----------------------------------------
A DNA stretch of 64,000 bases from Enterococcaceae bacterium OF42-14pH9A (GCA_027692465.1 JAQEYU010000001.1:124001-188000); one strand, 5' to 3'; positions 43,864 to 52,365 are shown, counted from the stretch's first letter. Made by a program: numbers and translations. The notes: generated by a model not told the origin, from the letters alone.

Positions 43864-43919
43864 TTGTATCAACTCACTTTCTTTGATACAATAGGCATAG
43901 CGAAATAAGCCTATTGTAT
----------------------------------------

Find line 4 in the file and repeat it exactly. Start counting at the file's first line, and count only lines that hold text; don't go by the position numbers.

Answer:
43901 CGAAATAAGCCTATTGTAT